POSTED: December 21st 2010

JOHN GOODBODY: 2012 dilemma for Welsh, Irish and Scottish footballers

THE JOHN GOODBODY COLUMN / An authoritative and exclusive series from Sports Features Communications

LONDON, Dec 21: You usually find in the administration of sport that the rights of the individual are relegated to  being of least importance in making any decision or judgement.

Ever since the football associations of Scotland, Wales and Northern Ireland decided that they really wanted to have nothing to do with the Olympic tournament in 2012 - except, interestingly, to have the financial benefit of staging matches at Hampden Park in Glasgow and the Millennium Stadium in Cardiff - it has been evident that a seed had been sown for future nettle-like problems.

England's Football Association has always been keen for a British team to take part in 2012 as it had done regularly  either in the final or qualifying tournaments until 1974, when it abolished the difference between  amateur and professional.

It was evident that with London hosting the 2012 Olympics, there must be a home representative for the competition, for which for many countries, although not Britain, is the second most important for national teams after the World Cup.

The question has therefore been: will the team just be English or will it be truly representative of the United Kingdom?


Scotland, Wales and Northern Ireland have been understandably reluctant to have their players included because they fear FIFA could then insist on a joint UK team for future World Cups and Olympics. Given the devious behaviour of FIFA and the antipathy by its officials towards Britain, this is an understandable concern.

On May 29, 2009, the four home associations sent a letter to FIFA stating that, while the Scottish, Welsh and Northern Irish FAs would not participate in a unified UK team, they would not prevent England from taking part. Very generous.

However, the weakness of the other three home associations was the possible attitude of their players. Some might, in fact, want to take part in what might for some be the highlight of their careers.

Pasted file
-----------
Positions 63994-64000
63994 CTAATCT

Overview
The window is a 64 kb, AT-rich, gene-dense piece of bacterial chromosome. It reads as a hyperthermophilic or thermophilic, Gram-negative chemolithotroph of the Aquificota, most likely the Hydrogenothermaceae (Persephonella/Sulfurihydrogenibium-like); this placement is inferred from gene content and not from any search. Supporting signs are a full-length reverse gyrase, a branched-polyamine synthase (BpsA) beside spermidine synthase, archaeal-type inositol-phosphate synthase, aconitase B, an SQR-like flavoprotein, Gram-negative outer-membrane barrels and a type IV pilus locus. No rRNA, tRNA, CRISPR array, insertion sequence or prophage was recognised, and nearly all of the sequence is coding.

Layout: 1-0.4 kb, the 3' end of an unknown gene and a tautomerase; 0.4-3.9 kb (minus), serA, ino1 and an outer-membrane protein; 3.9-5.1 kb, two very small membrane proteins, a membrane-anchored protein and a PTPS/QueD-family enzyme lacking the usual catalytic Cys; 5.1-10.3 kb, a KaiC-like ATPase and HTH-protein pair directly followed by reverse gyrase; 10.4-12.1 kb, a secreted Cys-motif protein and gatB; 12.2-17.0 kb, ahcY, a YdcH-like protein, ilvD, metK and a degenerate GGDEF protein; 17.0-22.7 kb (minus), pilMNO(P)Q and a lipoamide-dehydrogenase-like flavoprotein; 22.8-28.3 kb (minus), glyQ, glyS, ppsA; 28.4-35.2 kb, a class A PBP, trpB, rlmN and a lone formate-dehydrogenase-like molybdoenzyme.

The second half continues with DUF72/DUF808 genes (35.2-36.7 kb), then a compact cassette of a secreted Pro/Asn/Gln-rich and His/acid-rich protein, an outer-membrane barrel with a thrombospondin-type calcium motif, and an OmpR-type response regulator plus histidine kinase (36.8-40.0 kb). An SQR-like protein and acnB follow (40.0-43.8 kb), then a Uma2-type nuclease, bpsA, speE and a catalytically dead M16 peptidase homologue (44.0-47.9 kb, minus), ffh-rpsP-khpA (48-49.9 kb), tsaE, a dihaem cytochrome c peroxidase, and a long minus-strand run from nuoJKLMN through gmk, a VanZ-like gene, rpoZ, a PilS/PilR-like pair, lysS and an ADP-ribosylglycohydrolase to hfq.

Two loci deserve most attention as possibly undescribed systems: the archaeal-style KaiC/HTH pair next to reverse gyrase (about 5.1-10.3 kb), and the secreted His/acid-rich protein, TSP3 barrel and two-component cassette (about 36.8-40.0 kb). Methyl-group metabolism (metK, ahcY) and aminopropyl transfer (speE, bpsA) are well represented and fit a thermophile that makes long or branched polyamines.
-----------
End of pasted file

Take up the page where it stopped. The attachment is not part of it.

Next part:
I had always thought a challenge might come from a female player from Scotland, Wales or Northern Ireland because the Olympics mean far more to women footballers than their World Cup, particularly as their nations do not regularly qualify for the final tournaments in any case.

However, instead, Welshman Gareth Bale, whose electrifying talent for Tottenham Hotspur has made him perhaps the most exciting young British player today, has said that he wants to play for Britain in 2012, helped in his decision, no doubt, by the fact that Wales have not qualified for the finals of the World Cup since 1958 and never for the finals of the European Championship.

Suspension threat

The Olympics are his best chance of ensuring that he plays in the final stages of a major tournament.

Wales have immediately threatened to suspend him. The question is firstly: for how long? For life? Secondly Colin Moynihan, the chairman of the British Olympic Association, has said that the BOA cannot restrict selection to English-only players because otherwise it risks legal redress from players from the other home countries wishing to be considered.

Privately, the BOA is, no doubt, delighted that such a high profile figure as Bale is to challenge his association.

What will happen ? Much depends on the determination of Bale (and any other players of similar ability).

If he persists and the Welsh FA does supend him, he might take legal action or go to the Court for Arbitration in Sport in Switzerland, arguing no doubt that, in the past, British teams for the Olympics did include players from home countries other than England.

And the Welsh FA should recognise this ultimate fact: any suspension would harm Wales more than Bale. Wales need him for international football far more than he needs Wales.

** JOHN GOODBODY covered the 2008 Olympics for The Sunday Times, his 11th successive Summer Games and is the author of the audio book A History of the Olympics, read by Barry Davies, the BBC commentator. He was Sports News Correspondent of The Times 1986-2007, for whom he received journalistic awards in all three decades on the paper, including Sports Reporter of The Year in 2001

Keywords · Goodbody · London 2012 · Olympic football · Wales · Scotland · Northern Ireland · Bale

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